When my little guy turned 4, we’d been informally planning his party for months because I knew we would be remodeling our kitchen and resources would be tight – time and money – as his birthday approached.
My little guy has been train obsessed for at least the last year, but we’ve been building his train supplies since he was 18 months old. It all started with a simple Ikea train set.
We could have gone specific – i.e. Thomas and friends – but I didn’t because he started his love of train shows with Dinosaur Train, then moved on to Thomas, and most recently has become a huge fan of Chuggington (truth be told, I like Chuggington a lot better too).
Invitations: “The Train to Timbuctoo” by Margaret Wise Brown
I searched the internet for train invitation ideas and there are a great number of them made by people with way more digital skills than myself. I tried, I really did, in my measly Publisher program. But I was quickly disappointed. We used to have better software before we had to upgrade our Windows operating systems, but I digress.
Then I found this beautiful invitation made from “The Train to Timbuctoo” by Margaret Wise Brown, one of my favorite vintage authors. I love the simplicity of the design, the crispness of the trains, and the lack of commercialism. I started with the free download from Making it Lovely and did my own polishing in Publisher. I put a white box over the text in the middle and then made my own version.
For the back side where I wanted to list a few more details, I scoured the internet for more pictures from the book and found this one with German text over the blue and yellow portions, which I used the clone tool to cover and the made my own text box.
I was super happy with these invitations.
This was the hardest part for me. With no commercial train theme, and unsure of the state of our kitchen or the weather, I wasn’t sure what to do.
“The Train to Timbuctoo” didn’t make it easier to decide; it has all the possible colors in it. It was my mom that saved the day. She helped me simplify the color theme by offering to let me use her red table cloths and we just made the simple decision to use yellow plates, white napkins, and black forks – inspired by railroad crossing signs. Simple, classic train colors. I added a white sheet of paper with black railroad tracks down the center of the table. Precious.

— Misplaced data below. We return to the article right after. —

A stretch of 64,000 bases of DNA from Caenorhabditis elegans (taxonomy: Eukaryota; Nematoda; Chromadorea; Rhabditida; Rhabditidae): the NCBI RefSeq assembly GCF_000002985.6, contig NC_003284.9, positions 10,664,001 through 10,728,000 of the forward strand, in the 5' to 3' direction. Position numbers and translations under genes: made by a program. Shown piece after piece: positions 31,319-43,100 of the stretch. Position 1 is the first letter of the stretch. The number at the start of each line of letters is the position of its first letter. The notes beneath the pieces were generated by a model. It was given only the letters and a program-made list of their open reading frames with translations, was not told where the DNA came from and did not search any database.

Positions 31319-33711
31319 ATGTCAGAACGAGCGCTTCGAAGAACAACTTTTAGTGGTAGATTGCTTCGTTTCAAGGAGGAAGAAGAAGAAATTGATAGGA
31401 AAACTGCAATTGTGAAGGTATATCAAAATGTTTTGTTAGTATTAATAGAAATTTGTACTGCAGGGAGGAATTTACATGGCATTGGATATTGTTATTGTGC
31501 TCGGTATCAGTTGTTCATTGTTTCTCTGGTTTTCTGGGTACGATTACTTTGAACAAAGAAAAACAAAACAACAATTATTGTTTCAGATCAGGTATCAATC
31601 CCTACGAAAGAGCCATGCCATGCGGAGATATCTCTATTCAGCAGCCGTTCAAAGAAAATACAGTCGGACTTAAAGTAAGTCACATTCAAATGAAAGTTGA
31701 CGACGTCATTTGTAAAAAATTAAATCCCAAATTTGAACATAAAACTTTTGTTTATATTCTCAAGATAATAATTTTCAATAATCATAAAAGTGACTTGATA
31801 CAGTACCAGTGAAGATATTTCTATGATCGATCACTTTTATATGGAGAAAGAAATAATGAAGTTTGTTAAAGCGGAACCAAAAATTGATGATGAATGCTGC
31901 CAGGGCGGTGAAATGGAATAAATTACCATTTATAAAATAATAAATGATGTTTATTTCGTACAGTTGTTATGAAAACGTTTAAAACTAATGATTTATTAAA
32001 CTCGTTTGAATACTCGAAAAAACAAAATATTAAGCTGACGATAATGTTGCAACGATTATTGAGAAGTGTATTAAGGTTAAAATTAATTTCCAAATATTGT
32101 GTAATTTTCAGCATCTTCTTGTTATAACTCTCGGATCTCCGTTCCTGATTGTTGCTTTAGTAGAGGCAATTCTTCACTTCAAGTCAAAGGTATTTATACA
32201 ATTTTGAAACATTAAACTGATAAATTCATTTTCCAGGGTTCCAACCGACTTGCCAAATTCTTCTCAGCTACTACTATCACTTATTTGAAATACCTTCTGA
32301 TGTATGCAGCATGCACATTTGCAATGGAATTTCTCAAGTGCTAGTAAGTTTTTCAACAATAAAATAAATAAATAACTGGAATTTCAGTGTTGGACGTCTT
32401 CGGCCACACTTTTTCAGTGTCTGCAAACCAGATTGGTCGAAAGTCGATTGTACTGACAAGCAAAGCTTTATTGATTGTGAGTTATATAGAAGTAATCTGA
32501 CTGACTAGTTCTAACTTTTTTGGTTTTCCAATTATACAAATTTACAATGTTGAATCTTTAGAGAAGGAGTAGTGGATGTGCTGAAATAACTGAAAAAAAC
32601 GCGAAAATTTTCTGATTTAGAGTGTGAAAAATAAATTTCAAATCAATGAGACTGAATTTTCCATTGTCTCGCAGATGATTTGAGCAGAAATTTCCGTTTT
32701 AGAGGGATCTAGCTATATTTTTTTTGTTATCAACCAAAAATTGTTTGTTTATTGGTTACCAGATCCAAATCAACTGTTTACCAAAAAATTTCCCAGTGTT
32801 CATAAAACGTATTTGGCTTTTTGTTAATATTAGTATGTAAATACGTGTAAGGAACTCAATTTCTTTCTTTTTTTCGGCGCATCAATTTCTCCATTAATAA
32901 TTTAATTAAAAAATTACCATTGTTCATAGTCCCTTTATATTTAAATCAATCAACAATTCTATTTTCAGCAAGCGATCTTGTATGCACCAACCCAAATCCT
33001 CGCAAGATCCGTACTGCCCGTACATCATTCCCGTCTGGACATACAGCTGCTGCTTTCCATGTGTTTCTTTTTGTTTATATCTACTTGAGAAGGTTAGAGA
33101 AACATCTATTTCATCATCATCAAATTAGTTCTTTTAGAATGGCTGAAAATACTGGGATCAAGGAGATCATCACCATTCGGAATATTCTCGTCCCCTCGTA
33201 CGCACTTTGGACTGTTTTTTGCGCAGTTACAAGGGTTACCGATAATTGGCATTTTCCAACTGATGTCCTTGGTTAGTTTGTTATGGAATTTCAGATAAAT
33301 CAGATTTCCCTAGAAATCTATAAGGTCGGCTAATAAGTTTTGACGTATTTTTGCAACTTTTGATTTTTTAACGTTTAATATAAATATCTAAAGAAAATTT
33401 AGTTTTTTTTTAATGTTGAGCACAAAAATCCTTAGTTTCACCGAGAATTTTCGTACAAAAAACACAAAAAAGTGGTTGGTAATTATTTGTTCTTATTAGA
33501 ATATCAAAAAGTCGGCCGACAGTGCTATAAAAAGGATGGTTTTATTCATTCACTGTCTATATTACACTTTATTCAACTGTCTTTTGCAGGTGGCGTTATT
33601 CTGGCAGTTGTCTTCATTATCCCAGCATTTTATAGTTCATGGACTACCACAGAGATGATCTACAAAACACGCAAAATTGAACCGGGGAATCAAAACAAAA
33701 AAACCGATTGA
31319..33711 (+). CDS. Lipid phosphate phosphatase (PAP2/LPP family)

Nothing says trains than classic railroad signs! So we mocked up a big yellow R/R crossing sign that we hung outside the house.
I fell in love with these train buntings made from old books, so I ordered a couple extra copies of “The Train to Tumbuctoo” and used a larger print version to make my own lovely train bunting to decorate the food area along with a Green Toys train with a dinosaur in back as a nod to “Steam Train, Dream Train.”
Other simple touches were train curly straws that I picked up at Fred Meyer for drink cups as well as a fork and napkin wrapped and “tied” with a white piece of paper and a yellow R/R crossing sign sticker.
For games we had a chug wash using blue pool noodles hanging from our umbrella clothesline in the backyard (if it had been warm enough, we were going to add sprinklers), pin the smoke on the train (crafted with poster board), throw the coal in the smoke stack (using bean bags and an old car seat box), musical train (follow-the-leader), and chug chug choo (duck duck goose).
The cake is where this theme all started. We were looking at possible birthday cake ideas when we came across this Betty Crocker recipe. Again, my mom to the rescue! In the middle of a kitchen remodel, we had no stove at all, so she baked the cake and brought it up with her. We mixed the frosting here and I picked up candies and fruit to decorate it. If it were up to me it would have been a frosting failure, but my mom rocked the frosting party – thanks Mom!! The engine fell a little flat, but I’m super happy with the train cars of fruit – golden raspberries, blueberries, strawberries, red raspberries, and blackberries – to counter balance the York peppermint patties and chocolate and strawberry Twizzlers. The cake board was an extra piece of wood from the kitchen remodel covered in craft paper and parchment. Reduce, reuse, recycle!